In spring of 2019, Health Canada established the Canadian Pain Task Force (CPTF) to recommend an improved approach to pain care, education, research and data monitoring in Canada. Here’s a round-up of the latest work by the CPTF to drive national action on chronic pain since we first reported on its progress in December 2019.
National public consultation
As part of its mandate, the CPTF has launched an online public consultation to learn more about the issues, needs, and priorities that matter most to Canadians in order to improve how pain is understood and managed in our country. The consultation is open to anyone with an interest in pain, including people living with pain, caregivers, health care providers, researchers, policy makers and the general public. The input received from this public consultation will help inform the Task Force’s second report to Health Canada in June 2020, which will outline elements of an improved approach to pain in Canada. The consultation can be accessed here.
Regional stakeholder workshops key learnings
Since October 2019, the CPTF has held a number of regional workshops in Alberta, Manitoba, Ontario, Québec, Nova Scotia and Newfoundland and Labrador with more than 350 pain stakeholders participating from across the country. Key learnings from these regional workshops include that:
- There is no one-size-fits-all treatment – we need a variety of tools to effectively manage pain
- Multidisciplinary teams and collaboration are critical for improving outcomes for people living with pain
- Models to support the continuity of care and improved access to non-pharmacological community-based psychological, physical and self-management interventions are needed, particularly in rural and remote locations
- Pain care that integrates traditional Indigenous knowledge, medicines and access to ceremonies, supports a holistic model of health
- Virtual networks/tools and mentorship can improve capacity and access to care
- Cross-disciplinary training initiatives enable better care
- Integration of cultural competencies in training and education programs increase cultural awareness, quality of care and improve health outcomes
- Integrating research capacity into clinics can allow for better knowledge creation
- Electronic records and common coding practices and outcome measures can enable better surveillance of chronic pain
- There is an urgent need for formal pain strategies and funding
- Long-term, community-based research and knowledge mobilization funding is needed
- Self-determination in setting health research and program priorities supports success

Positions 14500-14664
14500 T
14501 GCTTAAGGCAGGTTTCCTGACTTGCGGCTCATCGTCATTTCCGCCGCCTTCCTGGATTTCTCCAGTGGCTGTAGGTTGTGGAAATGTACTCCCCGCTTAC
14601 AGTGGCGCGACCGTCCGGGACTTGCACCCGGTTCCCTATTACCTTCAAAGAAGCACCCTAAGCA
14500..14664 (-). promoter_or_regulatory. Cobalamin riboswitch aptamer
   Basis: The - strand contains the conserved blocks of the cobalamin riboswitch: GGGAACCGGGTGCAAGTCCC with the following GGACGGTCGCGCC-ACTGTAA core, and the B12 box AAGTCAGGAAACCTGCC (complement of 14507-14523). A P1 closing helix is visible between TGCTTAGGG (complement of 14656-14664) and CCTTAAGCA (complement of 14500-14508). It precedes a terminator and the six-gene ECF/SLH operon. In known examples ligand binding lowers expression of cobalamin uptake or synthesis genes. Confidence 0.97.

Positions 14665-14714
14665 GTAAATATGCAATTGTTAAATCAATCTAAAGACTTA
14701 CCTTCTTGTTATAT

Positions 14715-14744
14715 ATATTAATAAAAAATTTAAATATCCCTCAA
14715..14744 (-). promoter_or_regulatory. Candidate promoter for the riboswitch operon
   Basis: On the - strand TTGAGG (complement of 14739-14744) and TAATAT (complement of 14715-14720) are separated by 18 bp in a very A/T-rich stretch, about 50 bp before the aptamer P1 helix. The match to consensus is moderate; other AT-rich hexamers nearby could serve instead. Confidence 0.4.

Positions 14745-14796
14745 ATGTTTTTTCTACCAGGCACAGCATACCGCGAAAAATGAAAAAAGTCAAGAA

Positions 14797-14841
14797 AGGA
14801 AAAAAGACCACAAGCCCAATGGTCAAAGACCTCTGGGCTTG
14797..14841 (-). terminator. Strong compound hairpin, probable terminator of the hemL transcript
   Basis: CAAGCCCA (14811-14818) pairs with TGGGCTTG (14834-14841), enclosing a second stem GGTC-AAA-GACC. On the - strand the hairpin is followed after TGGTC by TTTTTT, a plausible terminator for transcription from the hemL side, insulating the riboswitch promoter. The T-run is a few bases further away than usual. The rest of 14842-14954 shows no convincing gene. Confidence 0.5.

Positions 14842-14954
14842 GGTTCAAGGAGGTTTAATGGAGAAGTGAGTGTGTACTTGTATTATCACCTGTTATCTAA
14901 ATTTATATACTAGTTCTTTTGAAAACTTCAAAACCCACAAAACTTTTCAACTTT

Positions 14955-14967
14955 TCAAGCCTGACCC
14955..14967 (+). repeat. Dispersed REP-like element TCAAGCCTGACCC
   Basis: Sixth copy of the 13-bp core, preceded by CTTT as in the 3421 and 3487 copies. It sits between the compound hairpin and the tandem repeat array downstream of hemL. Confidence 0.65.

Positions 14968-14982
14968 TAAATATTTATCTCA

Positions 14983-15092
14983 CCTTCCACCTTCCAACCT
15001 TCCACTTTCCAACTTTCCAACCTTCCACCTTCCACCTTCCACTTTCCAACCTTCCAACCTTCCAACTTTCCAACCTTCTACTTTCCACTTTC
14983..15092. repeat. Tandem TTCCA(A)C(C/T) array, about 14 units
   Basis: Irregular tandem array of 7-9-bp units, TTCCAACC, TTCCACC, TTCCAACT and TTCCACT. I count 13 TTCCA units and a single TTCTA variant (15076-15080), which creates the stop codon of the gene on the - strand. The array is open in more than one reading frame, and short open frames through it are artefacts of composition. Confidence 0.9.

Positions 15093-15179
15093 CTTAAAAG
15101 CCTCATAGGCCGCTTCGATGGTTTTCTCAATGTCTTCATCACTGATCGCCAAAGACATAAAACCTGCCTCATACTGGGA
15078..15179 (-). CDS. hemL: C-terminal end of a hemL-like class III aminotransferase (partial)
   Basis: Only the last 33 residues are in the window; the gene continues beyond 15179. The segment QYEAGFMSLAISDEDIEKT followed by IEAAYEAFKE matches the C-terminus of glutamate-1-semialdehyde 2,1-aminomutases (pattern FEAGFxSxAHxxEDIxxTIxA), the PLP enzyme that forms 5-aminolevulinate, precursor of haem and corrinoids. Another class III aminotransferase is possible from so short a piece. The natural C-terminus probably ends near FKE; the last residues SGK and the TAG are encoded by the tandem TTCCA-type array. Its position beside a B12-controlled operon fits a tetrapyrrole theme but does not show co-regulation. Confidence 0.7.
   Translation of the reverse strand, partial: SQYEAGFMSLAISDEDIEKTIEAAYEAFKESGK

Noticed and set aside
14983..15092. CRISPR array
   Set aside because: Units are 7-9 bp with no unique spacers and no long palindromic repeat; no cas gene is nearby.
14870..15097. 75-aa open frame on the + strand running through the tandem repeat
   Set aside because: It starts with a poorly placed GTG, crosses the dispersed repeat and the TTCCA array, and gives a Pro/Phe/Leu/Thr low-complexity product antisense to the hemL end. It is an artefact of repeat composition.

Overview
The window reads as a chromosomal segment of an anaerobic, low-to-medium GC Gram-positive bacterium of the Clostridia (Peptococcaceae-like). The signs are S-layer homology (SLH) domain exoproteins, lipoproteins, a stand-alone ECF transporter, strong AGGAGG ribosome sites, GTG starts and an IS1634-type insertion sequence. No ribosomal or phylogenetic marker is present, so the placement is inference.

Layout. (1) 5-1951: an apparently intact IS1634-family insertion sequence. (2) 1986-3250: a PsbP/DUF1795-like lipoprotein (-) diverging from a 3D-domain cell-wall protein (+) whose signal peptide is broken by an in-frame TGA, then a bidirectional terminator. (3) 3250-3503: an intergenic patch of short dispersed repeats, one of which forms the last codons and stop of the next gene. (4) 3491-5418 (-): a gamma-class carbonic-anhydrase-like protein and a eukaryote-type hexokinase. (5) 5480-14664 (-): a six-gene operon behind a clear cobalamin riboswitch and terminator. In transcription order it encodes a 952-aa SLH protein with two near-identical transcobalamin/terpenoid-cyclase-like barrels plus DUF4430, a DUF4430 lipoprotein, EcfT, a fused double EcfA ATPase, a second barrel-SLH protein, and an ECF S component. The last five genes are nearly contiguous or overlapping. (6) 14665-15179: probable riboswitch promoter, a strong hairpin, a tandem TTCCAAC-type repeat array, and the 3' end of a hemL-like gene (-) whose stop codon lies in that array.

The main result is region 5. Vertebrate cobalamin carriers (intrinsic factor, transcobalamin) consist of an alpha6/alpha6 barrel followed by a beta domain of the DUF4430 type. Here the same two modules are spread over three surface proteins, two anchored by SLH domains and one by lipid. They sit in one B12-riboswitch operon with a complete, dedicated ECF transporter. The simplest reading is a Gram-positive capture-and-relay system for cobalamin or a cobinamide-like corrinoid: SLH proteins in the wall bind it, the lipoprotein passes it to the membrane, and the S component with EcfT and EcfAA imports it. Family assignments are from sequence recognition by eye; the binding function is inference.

- Pathways are needed for sharing best practices around pain management
- Care pathways must involve strengthened primary care and community-based services
- Health care providers and people with pain need better awareness of pain and how to best diagnose, assess and manage it
- Public education initiatives can reduce stigma around pain and help people understand the science behind pain
- Investments are needed in prevention and early intervention, particularly in underserved, rural and remote communities
In January 2020, members of the CPTF facilitated a virtual workshop with the Canadian Pain Care Forum to hear from a diverse range of stakeholders from across the country, including many people with lived experience of pain.
Several members of the CPTF and Expert Advisory Panel also participated in a knowledge exchange event in January 2020 aimed at developing a provincial pain strategy for Nova Scotia. Hosted by the Canadian Institutes of Health Research (CIHR) and in collaboration with Research Nova Scotia, the Nova Scotia Health Authority, IWK Health Centre, the Nova Scotia Department of Health and Wellness, and Solutions for Kids in Pain, many common themes were shared around the need for more coordinated action on chronic pain in Nova Scotia and opportunities for the federal government to maximize efficiencies in pain management across the country.
Task Force members also provided a presentation on “Living well: Easing pain through research” at the Canadian Arthritis Research Conference in February 2020. Topics of discussion included a state-of-the-art summary of current pain research, a glimpse into the lived experiences of people in pain, and an exploration of the challenges and impediments to developing improved approaches to pain treatment.
The Canadian Pain Task Force is adapting the way it consults with stakeholders in light of the current COVID-19 situation, but its important work continues. Stay tuned for additional updates as the Task Force's work progresses through 2020 and beyond.
Health Canada is also taking active measures to support people in pain during this unprecedented time and has issued temporary exemptions to maintain access for anyone currently taking opioid medications. The exemption enables Canadian pharmacists to extend or refill opioid medications without a renewed prescription, transfer opioid prescriptions to other pharmacists as needed and deliver opioid medications to people in pain who are self-isolating at home. Read the full exemption notice here. Please note that your pharmacist may not yet be aware of these changes and you may need to share this information with them.